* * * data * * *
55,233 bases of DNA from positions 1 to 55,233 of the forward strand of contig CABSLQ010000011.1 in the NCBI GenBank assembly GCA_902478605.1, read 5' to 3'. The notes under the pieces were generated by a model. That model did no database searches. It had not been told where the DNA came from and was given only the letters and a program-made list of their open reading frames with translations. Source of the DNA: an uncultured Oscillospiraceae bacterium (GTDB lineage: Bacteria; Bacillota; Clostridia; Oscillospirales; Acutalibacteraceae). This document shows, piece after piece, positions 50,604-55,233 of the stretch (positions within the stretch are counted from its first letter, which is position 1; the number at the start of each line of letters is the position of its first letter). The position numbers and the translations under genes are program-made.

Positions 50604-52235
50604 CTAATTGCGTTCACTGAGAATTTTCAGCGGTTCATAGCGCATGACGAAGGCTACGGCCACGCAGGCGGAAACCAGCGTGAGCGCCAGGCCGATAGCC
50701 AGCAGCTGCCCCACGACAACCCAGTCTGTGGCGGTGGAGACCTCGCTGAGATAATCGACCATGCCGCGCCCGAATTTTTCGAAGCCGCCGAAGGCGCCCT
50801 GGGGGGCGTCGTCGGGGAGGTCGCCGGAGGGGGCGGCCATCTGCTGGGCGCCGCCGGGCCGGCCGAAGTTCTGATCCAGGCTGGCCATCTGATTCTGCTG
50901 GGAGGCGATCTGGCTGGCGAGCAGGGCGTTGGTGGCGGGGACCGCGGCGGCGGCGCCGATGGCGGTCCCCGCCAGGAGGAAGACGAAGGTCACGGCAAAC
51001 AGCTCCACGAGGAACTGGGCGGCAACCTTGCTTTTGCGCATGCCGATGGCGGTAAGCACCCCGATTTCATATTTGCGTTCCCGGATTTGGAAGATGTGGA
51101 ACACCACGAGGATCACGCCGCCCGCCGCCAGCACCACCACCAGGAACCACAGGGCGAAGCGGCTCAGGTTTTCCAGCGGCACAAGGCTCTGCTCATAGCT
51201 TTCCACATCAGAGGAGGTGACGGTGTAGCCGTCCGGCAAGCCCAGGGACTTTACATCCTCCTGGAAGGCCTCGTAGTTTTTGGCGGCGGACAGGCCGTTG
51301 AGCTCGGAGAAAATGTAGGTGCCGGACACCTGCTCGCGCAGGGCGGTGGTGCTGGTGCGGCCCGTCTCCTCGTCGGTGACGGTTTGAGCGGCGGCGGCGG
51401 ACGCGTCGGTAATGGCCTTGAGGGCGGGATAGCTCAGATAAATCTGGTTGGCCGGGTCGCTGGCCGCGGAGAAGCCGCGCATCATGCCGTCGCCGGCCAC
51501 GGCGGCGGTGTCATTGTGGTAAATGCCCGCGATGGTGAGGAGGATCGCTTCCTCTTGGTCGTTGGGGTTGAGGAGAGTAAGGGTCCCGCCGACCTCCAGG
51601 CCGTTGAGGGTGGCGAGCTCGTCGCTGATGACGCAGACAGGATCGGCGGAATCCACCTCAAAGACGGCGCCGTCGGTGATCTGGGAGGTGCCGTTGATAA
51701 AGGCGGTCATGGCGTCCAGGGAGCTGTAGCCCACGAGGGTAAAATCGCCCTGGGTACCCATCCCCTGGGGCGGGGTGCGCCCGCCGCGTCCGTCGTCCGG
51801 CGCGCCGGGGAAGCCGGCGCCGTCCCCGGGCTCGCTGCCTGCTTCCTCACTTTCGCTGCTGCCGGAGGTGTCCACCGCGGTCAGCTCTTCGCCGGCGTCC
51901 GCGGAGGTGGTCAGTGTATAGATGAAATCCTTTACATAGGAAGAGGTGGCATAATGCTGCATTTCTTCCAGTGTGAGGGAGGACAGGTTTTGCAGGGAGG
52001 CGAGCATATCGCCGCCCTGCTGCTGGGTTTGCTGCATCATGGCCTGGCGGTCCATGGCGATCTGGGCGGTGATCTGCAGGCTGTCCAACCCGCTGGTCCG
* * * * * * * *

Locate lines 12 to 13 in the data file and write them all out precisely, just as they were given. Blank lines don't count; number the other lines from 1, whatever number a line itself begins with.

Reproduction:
51501 GGCGGCGGTGTCATTGTGGTAAATGCCCGCGATGGTGAGGAGGATCGCTTCCTCTTGGTCGTTGGGGTTGAGGAGAGTAAGGGTCCCGCCGACCTCCAGG
51601 CCGTTGAGGGTGGCGAGCTCGTCGCTGATGACGCAGACAGGATCGGCGGAATCCACCTCAAAGACGGCGCCGTCGGTGATCTGGGAGGTGCCGTTGATAA